A new understanding of complex systems through study of self-assembled swarm architecture in ants

  • Monash Clayton, 14 Rnf Room G12A 14 Rainforest Walk Clayton, VIC, 3168 Australia

Chris Reid:

I study the behaviour of natural distributed systems, which are systems consisting of many individual units, each acting on its own with no centralised control of the collective. The thousands of tiny interactions between the individuals leads to sophisticated ‘emergent’ behaviour at the group level, such as solving mazes and trade-offs. I spend my time figuring out the mechanisms and simple behavioural rules that individuals use to gain the benefits of emergent collective behaviour, and working out ways we can implement those rules in human systems.

I am a lecturer at Macquarie University, and my main study organisms are ant colonies, as well as the slime mould Physarum polycephalum.

 

Talk abstract:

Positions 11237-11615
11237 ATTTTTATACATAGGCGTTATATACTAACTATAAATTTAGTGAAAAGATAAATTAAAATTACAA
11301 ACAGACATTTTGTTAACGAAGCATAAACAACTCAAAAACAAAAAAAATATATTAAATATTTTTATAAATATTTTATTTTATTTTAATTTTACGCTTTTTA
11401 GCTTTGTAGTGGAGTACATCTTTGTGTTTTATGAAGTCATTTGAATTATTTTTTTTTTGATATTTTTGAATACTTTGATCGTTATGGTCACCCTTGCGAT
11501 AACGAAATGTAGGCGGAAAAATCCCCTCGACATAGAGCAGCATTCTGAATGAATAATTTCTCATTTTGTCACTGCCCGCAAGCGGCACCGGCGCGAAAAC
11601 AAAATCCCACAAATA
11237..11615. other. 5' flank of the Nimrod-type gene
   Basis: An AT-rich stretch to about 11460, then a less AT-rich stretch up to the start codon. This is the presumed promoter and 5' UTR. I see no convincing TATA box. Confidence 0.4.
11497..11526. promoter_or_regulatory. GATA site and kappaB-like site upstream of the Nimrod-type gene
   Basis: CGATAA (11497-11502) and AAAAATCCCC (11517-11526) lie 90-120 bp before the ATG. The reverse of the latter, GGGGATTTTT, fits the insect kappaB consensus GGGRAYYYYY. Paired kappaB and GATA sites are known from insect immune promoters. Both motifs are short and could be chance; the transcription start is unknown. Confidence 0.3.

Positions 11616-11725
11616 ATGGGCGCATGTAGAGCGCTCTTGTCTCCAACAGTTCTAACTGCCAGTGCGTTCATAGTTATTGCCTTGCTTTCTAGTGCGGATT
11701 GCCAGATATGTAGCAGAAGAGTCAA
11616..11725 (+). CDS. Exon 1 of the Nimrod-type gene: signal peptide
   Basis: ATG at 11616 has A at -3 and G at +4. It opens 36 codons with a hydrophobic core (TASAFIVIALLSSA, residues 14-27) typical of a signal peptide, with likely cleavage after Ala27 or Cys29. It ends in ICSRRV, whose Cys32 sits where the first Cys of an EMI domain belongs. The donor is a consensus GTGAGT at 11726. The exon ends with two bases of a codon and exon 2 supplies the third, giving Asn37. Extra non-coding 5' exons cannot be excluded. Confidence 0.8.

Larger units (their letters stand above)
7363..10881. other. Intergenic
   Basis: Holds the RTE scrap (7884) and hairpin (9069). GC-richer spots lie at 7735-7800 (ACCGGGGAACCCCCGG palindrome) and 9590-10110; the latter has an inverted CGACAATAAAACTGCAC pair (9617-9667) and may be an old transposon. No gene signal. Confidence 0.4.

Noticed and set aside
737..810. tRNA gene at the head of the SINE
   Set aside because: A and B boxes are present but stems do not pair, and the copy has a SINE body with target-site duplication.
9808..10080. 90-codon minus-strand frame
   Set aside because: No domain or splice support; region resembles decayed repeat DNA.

The New World Army ants in the genus Eciton link their bodies together to build complex, dynamic structures that perform a variety of functions for the colony. Such structures include fully functioning temporary nests called bivouacs, which house the workers, queen and brood inside tunnels and chambers made from the colony members themselves, and bridges, ramps, pot-hole plugs and scaffolding structures that allow foraging ants to move more easily through the environment. In tropical Australia, Weaver ants build bridges, hanging chains and pulling chains to explore the environment and build their rolled-leaf nests. I will talk about my recent work conducted on Army ants in Panama and Weaver ants in Townsville, to understand more about how living structures are built by these small animals, using local information and self-organised processes alone. These empirical data will allow me to build computer simulation models to; 1) test that the rules determined by experiment are sufficient for self-assembly in each environmental context; 2) analyse specific self-assembly behaviour properties (stability, convergence, etc.) which provide critical physical parameters for applications in the real world (swarm robotics etc.) and; 3) build a platform for examining the specific individual-level effects of information flow, feedback mechanisms, and other common aspects of collective systems, providing rules for collective function that can generalise to other systems.